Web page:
Musical Borrowing
An Annotated Bibliography

Individual record

[+] Demers, Joanna. “Sampling the 1970s in Hip-Hop.” Popular Music 22 (January 2003): 41-56.

Hip-hop draws influence directly from 1970s African American culture. Many prominent hip-hop artists, including Public Enemy, Ice Cube, and the Fugees, mention this decade in their music as one in which blacks began to assert themselves politically and culturally. This is demonstrated primarily by hip-hop musicians and producers borrowing the music of Blaxploitation films, which often portrayed African American pimps and drug dealers fighting against white authority. Hip-hop borrows musically and culturally from these Blaxploitation films’ introductory theme music for the main characters, politically charged content, and focus on the ghetto. While these films and their music do not uniformly glorify or demonize black poverty, drug abuse, and violence, the hip-hop community has borrowed their material almost exclusively to show street credibility.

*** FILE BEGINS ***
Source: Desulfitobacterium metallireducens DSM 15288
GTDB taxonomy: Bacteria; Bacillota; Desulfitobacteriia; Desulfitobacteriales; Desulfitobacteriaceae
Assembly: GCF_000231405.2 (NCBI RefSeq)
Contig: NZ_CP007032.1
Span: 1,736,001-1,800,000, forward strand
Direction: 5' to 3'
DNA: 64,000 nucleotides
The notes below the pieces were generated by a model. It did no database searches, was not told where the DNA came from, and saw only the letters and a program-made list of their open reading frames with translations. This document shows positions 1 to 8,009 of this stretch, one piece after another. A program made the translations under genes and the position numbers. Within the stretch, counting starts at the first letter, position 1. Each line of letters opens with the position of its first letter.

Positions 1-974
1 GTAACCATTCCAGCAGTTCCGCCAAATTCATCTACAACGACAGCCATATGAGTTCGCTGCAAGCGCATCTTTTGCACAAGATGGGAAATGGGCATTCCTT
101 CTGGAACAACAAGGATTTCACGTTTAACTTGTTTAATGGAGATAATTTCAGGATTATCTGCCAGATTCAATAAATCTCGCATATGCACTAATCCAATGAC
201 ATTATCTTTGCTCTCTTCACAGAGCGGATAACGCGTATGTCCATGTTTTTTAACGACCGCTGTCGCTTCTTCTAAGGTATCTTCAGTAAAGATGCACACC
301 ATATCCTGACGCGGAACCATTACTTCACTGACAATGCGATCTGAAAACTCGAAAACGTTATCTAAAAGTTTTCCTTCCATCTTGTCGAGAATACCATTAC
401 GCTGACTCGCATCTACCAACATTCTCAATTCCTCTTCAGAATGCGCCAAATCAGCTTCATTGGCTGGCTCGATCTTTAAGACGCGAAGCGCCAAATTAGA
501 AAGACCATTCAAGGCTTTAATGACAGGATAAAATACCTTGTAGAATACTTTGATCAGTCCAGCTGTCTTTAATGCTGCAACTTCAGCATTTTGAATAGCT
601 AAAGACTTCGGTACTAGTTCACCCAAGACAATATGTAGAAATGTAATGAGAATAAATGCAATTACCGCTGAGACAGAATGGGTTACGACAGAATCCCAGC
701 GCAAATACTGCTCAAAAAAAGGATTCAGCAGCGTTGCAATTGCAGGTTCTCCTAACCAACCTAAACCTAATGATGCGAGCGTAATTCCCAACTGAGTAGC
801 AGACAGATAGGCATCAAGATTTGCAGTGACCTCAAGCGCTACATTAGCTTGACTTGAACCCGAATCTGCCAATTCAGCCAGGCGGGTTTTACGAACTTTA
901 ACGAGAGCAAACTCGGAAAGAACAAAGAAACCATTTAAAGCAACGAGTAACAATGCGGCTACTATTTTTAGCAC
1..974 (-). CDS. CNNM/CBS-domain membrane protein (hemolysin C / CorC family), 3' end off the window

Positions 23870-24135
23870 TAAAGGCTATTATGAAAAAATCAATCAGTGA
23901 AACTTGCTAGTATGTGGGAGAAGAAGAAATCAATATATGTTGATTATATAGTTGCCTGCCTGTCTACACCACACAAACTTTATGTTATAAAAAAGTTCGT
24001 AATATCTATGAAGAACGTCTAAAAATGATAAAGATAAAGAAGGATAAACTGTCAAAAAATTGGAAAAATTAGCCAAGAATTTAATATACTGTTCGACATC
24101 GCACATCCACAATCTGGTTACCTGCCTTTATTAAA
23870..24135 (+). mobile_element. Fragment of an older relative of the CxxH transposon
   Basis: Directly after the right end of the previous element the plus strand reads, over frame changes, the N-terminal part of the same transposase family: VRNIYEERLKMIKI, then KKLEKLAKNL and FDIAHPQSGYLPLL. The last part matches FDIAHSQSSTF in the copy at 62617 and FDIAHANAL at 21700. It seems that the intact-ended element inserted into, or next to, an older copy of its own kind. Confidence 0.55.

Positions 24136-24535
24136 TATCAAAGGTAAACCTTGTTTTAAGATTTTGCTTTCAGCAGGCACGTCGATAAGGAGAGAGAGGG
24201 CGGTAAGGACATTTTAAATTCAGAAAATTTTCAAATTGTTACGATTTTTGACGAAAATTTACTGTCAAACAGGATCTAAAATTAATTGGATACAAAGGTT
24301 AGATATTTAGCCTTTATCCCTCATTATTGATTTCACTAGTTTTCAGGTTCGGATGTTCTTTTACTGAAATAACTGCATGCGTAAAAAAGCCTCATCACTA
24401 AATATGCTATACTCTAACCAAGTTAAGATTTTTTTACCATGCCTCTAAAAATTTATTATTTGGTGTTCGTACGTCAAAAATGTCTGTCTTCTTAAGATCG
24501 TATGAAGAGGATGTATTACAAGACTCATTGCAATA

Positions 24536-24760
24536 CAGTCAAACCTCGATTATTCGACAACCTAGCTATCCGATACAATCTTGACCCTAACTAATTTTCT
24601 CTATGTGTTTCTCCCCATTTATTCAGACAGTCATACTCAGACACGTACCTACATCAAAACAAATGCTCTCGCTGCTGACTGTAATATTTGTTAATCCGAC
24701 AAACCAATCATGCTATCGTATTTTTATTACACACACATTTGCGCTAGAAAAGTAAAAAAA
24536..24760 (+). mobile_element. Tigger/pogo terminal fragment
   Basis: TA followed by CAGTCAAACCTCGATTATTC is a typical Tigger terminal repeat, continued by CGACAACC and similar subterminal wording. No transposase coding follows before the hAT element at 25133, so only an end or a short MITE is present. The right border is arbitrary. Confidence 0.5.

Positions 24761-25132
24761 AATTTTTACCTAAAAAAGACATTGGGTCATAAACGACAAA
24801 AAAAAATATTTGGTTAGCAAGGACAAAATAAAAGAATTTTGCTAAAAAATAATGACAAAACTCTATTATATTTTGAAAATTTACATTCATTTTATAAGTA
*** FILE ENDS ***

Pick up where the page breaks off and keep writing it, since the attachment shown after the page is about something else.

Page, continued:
Works: Jay-Z: Reservoir Dogs (49); Smoothe Da Hustler: Hustler’s Theme (49); Snoop Doggy Dogg: Doggystyle (52); Dr. Dre: Rat Tat Tat Tat (53); Ol’ Dirty Bastard: Got Your Money (54).

Sources: Isaac Hayes: Theme to Shaft from Shaft (49); Curtis Mayfield: Freddie’s Dead from Super Fly (49); Willie Hutch: Brother’s Gonna Work It Out from The Mack (53); Rudy Ray Moore: The Signifying Monkey from Dolemite (54).

Index Classifications: 1900s, Popular

Contributed by: Nathan Landes

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Musical Borrowing and Reworking - - 2024
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